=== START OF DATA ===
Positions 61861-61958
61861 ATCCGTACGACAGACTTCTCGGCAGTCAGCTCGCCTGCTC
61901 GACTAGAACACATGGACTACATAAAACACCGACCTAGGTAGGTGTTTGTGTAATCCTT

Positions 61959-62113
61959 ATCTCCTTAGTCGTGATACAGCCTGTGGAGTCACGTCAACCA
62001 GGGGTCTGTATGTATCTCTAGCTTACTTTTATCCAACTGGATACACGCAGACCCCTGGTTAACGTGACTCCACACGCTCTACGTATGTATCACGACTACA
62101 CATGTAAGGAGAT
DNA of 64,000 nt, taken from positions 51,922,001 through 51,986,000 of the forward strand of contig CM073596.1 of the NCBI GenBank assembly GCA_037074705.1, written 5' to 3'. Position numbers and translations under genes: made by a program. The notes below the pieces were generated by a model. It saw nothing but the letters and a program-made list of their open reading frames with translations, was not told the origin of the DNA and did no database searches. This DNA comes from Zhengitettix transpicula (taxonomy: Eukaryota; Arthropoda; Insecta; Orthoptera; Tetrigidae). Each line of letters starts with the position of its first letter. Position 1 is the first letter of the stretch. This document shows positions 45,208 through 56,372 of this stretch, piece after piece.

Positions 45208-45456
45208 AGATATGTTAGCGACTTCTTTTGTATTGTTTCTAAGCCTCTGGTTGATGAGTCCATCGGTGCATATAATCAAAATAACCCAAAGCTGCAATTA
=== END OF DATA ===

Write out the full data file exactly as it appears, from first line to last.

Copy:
Positions 61861-61958
61861 ATCCGTACGACAGACTTCTCGGCAGTCAGCTCGCCTGCTC
61901 GACTAGAACACATGGACTACATAAAACACCGACCTAGGTAGGTGTTTGTGTAATCCTT

Positions 61959-62113
61959 ATCTCCTTAGTCGTGATACAGCCTGTGGAGTCACGTCAACCA
62001 GGGGTCTGTATGTATCTCTAGCTTACTTTTATCCAACTGGATACACGCAGACCCCTGGTTAACGTGACTCCACACGCTCTACGTATGTATCACGACTACA
62101 CATGTAAGGAGAT
DNA of 64,000 nt, taken from positions 51,922,001 through 51,986,000 of the forward strand of contig CM073596.1 of the NCBI GenBank assembly GCA_037074705.1, written 5' to 3'. Position numbers and translations under genes: made by a program. The notes below the pieces were generated by a model. It saw nothing but the letters and a program-made list of their open reading frames with translations, was not told the origin of the DNA and did no database searches. This DNA comes from Zhengitettix transpicula (taxonomy: Eukaryota; Arthropoda; Insecta; Orthoptera; Tetrigidae). Each line of letters starts with the position of its first letter. Position 1 is the first letter of the stretch. This document shows positions 45,208 through 56,372 of this stretch, piece after piece.

Positions 45208-45456
45208 AGATATGTTAGCGACTTCTTTTGTATTGTTTCTAAGCCTCTGGTTGATGAGTCCATCGGTGCATATAATCAAAATAACCCAAAGCTGCAATTA